I’m sitting on the couch, typing with my MacBook on its lowest possible screen brightness. It isn’t plugged in, and I’m not on Wi-Fi, because my power is out. This is probably causing some slight inconvenience and no small amount of anxiety for many of my neighbors, and meanwhile, I’m writing away happily. It’s the dead of winter, right at the tail-end of a brutal cold snap, and it’s around 9:30 PM. This really isn’t a huge deal for me. I’m prepared, RevolverGuy style.
I’m not what most would consider to be a prepper. I don’t have a year’s worth of freeze-dried food or a bunker in (under?) the backyard. I don’t own a huge SUV that I write off as a “bug-out vehicle.” I don’t expect a zombie apocalypse is going to break out anytime in my lifetime, nor am I particularly interested in discussing it with you. But, I’ve been around enough to know a little bit now. I know that things can sometimes happen that make life downright uncomfortable if you aren’t equipped to deal with them. I have the common sense to know that an ounce of prevention is worth a pound of cure, and having a few things on hand against hard times isn’t a bad idea. Come to think of it, it’s not unlike carrying a sidearm, which is really nothing more than preparing in advance for a very unlikely but potentially dire event. Now that I think of it, maybe I am a “prepper” of sorts after all…
When the power first went out I assumed it was just a flicker. I was sitting in the floor, back against the couch, petting my German Shepherd. I gave it a full minute and realized this outage was going to be a bit more long-lived. No worries. I pulled the flashlight out of my pocket. It’s always there, because, as I’m frequently prompted to tell others who ask why I carry a flashlight, it gets dark every single day.
Right now I don’t need to pull on my coat and slip into my boots to bring in armloads of firewood because I already have. I’ve had wood in here since October. I’ve built a few fires since, but I’ve replenished everything as I used it. I’ve also got some kindling and a couple old newspapers – and a box of matches, don’t forget those! – laid by. I know the chimney was cleaned in late summer, so I’ve got no worries there. I put match to paper and a dozen minutes later have a warm, cheery little candy-roaster going. I close off all the doors into the living room (at least the ones I can) and it’s toasty in no time.
Ok, heat is taken care of…what else? I know I have water, plenty to keep me and the dog hydrated for at least ten days. After living in the well-irrigated desert that is Southern California, I’m a bit obsessive about having some water on hand. I’ve been buying a gallon or two every time I go to the grocery store for what, six months now? At $0.89 apiece it doesn’t add much to the grocery bill but that 25 gallons in the basement sure feels good to have right now. It’s funny something as simple as water can go from nearly-nothing to priceless, depending on the circumstances.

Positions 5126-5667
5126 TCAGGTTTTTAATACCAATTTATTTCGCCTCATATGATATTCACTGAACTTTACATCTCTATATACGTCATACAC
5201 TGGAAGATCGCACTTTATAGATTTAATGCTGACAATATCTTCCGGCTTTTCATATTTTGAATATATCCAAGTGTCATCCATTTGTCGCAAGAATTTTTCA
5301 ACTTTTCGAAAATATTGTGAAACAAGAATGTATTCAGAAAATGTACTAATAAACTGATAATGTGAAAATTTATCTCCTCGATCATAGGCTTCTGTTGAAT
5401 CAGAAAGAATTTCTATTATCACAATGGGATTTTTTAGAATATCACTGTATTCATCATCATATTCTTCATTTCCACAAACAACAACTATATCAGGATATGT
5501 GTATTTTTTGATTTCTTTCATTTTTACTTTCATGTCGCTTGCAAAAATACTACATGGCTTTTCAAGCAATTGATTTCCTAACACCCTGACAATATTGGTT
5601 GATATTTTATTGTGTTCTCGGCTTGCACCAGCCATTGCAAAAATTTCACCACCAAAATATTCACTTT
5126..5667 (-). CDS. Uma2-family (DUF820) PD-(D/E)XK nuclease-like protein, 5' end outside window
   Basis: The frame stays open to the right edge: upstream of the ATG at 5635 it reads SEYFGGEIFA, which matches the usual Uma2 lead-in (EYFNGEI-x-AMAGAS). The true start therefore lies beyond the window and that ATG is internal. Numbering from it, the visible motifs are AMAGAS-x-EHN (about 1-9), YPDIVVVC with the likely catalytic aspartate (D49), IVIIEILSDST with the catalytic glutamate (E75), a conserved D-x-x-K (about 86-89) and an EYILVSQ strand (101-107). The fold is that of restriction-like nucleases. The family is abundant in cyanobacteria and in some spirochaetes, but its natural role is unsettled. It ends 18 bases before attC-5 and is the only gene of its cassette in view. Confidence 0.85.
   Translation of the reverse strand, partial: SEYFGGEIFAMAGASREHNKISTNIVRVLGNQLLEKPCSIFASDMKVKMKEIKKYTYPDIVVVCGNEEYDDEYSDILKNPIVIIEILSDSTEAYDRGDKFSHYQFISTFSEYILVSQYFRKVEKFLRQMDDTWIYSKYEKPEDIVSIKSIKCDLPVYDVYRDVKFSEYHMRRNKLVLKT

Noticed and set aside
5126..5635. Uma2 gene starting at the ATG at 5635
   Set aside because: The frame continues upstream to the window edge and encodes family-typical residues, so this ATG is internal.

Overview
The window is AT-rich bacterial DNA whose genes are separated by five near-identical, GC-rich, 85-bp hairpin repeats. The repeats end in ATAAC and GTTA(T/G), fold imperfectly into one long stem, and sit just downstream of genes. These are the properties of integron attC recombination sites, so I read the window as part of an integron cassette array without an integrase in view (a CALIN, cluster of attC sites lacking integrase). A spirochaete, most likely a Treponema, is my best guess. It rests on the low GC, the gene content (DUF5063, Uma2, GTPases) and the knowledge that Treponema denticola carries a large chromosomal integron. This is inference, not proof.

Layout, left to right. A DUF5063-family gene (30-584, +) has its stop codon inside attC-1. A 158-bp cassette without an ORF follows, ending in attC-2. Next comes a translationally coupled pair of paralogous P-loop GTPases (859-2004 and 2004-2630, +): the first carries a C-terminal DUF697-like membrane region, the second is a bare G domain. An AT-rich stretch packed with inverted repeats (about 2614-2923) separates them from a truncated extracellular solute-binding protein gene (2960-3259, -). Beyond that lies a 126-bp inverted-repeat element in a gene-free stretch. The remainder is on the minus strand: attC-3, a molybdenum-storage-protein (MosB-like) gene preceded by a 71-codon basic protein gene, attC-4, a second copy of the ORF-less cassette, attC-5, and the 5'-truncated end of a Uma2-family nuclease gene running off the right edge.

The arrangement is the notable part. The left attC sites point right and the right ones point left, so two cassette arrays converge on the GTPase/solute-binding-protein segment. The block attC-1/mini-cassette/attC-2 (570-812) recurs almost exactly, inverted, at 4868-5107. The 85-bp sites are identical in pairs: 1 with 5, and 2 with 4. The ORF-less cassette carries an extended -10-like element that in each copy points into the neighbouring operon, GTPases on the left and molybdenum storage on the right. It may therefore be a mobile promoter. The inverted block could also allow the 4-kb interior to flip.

There’s an assortment of other stuff around the house, too. There’s a big first aid kit in the hall closet. There’s a drawer full of AA and AAA batteries, a couple more cheap LED flashlights, and a headlamp. I doubt I’ll need any of it tonight, but I’m glad it’s there just the same. Like most of the “preparedness” stuff I have it doesn’t really matter if I need it in an emergency or not – it’s stuff that will get used anyway.
I don’t expect this will last long enough that I really need food, but if it does, I’m good. I know I could start cooking stuff out of the freezer first. Since I have a gas stove I’d still be able to use real cookware. If the power is still out, and if I’m in a hurry in the morning, I can fire up the JetBoil (I always keep a few extra fuel canisters around) and make coffee and some instant oatmeal. If I really need it. If this goes for more than a few days and for some reason I can’t make it to the grocery store I’m still good; I’ve got “grandma’s pantry” going on here. Grandma was always had an extra everything, and was always ready if late afternoon company turned into dinner guests. And if she were still around, she wouldn’t be to worried about a power outage.
I don’t expect any trouble, at least not any more than I do on any other night. But if it comes, there’s a .357 Magnum on my belt. And, come to think of it, there’s also a bigger gun close by, too, this one with a half dozen rounds of Federal 00 Buck stuffed into it. That’s not peculiar to tonight – it’s just the way it always is. But on a night like tonight, when we are shown demonstrably how fragile our artificially-supported lives really are, the S&W revolver and the shotgun call attention to themselves just a bit more loudly. They’re a comforting presence in the midst of uncertainty.
In the morning, if the power is still out, I’ll bring in some more wood. I’ll make sure to fill up the car and hit the grocery store on the way to work – not after. Then I’ll come home and go on about my day. With power, or without. For now, though, I think I’ll close this computer. I’ll throw another stick of white oak on the fire, pour a couple of fingers of Woodford Reserve, and invite the dog up on the couch for the most peaceful evening I’ve had in a long while.